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Situated along the southern coast of the Persian Gulf, on the Arabian Peninsula, Sharjah City is the third most populated city in the United Arab Emirates and the capital of the Emirate of Sharjah.

The region upon which the city was built has been inhabited for about 6,000 years. Archaeological evidence of human habitation has been found from the Bronze Age, the Iron Age, and the pre-Islamic era. Through the years, several cultures have left an influence on its history, including the Mongols, the Ottomans, the Portuguese, and the British, but the greatest influence has been that of the Arab Empire.

Sharjah has long been an important port in the region and a regional hub for trade. The city grew up around Sharjah Creek, and it fostered trade between Arabian Gulf merchants and the Bedouins from the interior of the desert, who came with charcoal and other products. The city also profited from nearby pearl beds, and fishing fleets operated along the coasts of the Persian Gulf and the nearby Gulf of Oman. In 1932, Sharjah became a hub for commercial air flights between India and Britain.

Britain announced its withdrawal from the region in 1968, and Sharjah became one of seven within the federation of the United Arab Emirates in 1971, with Sharjah as the capital city of the Emirate of Sharjah.

In 1974, Sharjah, already a successful trading center, began petroleum production, with gas production following in 1982.

Today, Sharjah is a modern metropolis with deeply rooted traditions in Islam, which is central to every aspect of its culture. Islam is the official religion of the United Arab Emirates, and the emirate and city of Sharjah are no exception. Muslims in Sharjah pray five times a day, and the call to prayer is transmitted through loudspeakers from every mosque in the city. Friday is the holy day in Islam and the first day of the weekend in Sharjah. Most businesses will be closed, although some tourist areas may have different hours of operation.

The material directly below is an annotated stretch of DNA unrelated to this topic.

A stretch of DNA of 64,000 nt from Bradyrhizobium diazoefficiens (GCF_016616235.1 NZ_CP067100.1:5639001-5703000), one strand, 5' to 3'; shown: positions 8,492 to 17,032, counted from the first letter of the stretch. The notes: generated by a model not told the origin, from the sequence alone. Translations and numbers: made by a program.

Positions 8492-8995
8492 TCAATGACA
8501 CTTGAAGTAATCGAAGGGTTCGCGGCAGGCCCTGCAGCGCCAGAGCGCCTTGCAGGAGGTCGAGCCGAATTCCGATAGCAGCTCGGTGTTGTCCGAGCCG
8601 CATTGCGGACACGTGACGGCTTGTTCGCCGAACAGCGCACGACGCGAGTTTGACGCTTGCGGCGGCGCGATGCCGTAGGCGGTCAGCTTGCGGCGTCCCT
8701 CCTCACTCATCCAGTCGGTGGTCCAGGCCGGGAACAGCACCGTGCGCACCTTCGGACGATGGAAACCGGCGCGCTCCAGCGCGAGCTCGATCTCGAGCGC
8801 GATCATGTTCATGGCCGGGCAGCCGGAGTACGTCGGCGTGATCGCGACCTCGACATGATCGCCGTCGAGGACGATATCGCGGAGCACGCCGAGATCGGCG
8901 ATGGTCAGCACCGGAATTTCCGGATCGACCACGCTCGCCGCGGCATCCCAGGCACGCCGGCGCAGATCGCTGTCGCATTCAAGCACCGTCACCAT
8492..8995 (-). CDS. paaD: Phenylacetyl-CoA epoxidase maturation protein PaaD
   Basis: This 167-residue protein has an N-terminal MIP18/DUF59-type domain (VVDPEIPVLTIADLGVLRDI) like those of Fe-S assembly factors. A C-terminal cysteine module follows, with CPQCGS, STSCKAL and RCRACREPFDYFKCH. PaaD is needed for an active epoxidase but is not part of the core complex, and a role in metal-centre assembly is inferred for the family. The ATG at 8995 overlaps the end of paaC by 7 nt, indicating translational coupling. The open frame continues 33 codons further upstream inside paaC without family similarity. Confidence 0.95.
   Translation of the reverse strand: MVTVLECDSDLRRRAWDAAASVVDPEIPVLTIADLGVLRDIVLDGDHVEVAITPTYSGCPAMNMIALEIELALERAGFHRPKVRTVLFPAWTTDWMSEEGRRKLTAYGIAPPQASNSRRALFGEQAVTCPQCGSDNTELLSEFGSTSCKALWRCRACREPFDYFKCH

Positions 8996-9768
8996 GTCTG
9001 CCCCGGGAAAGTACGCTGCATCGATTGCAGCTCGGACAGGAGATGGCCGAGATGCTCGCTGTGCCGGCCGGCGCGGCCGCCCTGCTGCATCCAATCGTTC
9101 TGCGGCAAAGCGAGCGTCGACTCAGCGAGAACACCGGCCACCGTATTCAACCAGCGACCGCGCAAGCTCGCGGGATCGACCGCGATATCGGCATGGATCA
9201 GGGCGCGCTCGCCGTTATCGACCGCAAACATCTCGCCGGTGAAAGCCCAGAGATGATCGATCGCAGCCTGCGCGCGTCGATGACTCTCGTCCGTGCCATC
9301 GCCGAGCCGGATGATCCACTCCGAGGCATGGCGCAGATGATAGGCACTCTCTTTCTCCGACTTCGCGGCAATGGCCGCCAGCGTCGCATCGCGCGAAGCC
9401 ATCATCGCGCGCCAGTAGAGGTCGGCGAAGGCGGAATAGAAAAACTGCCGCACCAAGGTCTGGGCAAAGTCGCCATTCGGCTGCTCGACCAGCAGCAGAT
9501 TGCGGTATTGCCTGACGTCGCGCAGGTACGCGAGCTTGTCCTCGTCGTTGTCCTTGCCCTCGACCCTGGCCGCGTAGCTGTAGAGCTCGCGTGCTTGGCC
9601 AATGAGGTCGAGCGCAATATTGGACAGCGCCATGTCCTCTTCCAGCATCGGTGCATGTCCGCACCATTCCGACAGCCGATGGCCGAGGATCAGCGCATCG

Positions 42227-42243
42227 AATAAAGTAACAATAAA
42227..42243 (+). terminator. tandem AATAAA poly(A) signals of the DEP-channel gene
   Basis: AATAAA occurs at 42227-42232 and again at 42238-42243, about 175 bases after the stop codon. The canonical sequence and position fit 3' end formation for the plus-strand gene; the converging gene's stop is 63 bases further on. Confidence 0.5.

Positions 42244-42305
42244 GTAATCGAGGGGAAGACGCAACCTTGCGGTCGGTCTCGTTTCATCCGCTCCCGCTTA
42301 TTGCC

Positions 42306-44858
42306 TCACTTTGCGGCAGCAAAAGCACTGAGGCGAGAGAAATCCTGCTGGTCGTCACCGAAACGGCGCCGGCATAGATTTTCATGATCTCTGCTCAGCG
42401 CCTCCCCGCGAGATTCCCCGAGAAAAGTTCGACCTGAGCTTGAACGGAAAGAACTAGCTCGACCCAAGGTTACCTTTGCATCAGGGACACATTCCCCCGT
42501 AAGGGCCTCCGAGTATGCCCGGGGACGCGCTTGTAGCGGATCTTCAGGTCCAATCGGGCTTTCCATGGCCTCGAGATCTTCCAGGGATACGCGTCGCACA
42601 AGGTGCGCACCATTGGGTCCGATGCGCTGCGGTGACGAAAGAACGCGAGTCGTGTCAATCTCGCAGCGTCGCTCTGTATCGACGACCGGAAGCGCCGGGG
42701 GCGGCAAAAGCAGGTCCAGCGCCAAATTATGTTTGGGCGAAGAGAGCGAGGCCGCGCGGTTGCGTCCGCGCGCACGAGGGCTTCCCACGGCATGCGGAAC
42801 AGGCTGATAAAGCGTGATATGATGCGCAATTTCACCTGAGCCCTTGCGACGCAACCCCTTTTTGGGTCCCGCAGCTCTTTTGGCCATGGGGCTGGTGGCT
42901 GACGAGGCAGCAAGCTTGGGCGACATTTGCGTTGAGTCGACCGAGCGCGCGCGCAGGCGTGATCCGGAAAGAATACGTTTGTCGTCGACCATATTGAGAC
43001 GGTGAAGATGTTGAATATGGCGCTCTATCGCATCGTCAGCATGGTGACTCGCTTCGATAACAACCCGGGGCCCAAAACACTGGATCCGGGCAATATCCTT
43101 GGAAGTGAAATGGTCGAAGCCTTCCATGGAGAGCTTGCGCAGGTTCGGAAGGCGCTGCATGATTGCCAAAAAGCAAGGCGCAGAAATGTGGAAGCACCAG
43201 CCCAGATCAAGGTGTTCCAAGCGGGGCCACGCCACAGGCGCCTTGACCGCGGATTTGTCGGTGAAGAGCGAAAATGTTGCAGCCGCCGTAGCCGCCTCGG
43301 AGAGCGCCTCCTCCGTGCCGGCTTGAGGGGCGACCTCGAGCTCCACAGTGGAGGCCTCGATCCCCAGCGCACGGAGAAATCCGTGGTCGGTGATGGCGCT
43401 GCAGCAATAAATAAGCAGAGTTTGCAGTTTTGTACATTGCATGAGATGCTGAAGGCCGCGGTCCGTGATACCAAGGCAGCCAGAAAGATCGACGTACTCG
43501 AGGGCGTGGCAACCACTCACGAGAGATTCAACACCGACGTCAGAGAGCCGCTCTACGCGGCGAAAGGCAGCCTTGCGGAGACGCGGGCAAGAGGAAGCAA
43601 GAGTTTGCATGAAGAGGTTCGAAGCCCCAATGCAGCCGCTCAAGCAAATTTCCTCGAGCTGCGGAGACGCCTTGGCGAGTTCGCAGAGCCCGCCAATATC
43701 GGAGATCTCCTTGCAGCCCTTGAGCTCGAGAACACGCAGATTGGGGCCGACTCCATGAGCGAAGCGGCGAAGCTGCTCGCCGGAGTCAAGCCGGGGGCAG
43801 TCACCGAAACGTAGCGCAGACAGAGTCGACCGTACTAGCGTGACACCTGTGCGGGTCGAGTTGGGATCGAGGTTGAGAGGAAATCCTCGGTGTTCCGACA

Most residents of Sharjah wear traditional dress in public. For men, this is a full-length shirt dress, worn with a white or red checkered head covering secured with a black cord. Sheiks and other important people may also wear a thin black or brown robe. Women wear the black abaya, a long, loose robe that covers their normal clothing, as well as a headscarf. Women from more traditional families may also wear a thin black veil that hides their face or a leather mask that covers the nose, brow, and cheekbones.

In recent years, Sharjah is seeing increasing numbers of tourists, as well as foreign investors, entrepreneurs, expatriate workers, and students. Ongoing developments including new housing areas, as well as renovation of historic buildings, hotels, and impressive municipal buildings.

Old Sharjah, situated along the creek, is a popular heritage area, with its coral stone buildings and passages, created hundreds of years ago, before the discovery of oil, when Sharjah was an important trade center and seaport. The city is also famous for its museums, classical and contemporary. Sharjah's Heritage District includes several art galleries and museums, as well as a market selling antiques and other collectibles.

The Sharjah International Airport is the city's aviation hub and the third-largest airfreight cargo hub in the Middle East. It also has daily passenger flights to several other countries. The city's transportation infrastructure is well developed although, like most large cities, ground traffic congestion is not uncommon.

Like the rest of the UAE, Arabic is the official and most common language used, although English is the most common second language.

Sites listed in this category may include municipal government sites or those of the Emirate of Sharjah, which are based in Sharjah City. Other appropriate topics include businesses, religious institutions, schools, organizations, or other entities that are physically located or headquartered in Sharjah. Sites hosted outside of the city may be listed here as well, if their topics are focused on Sharjah.

 

 

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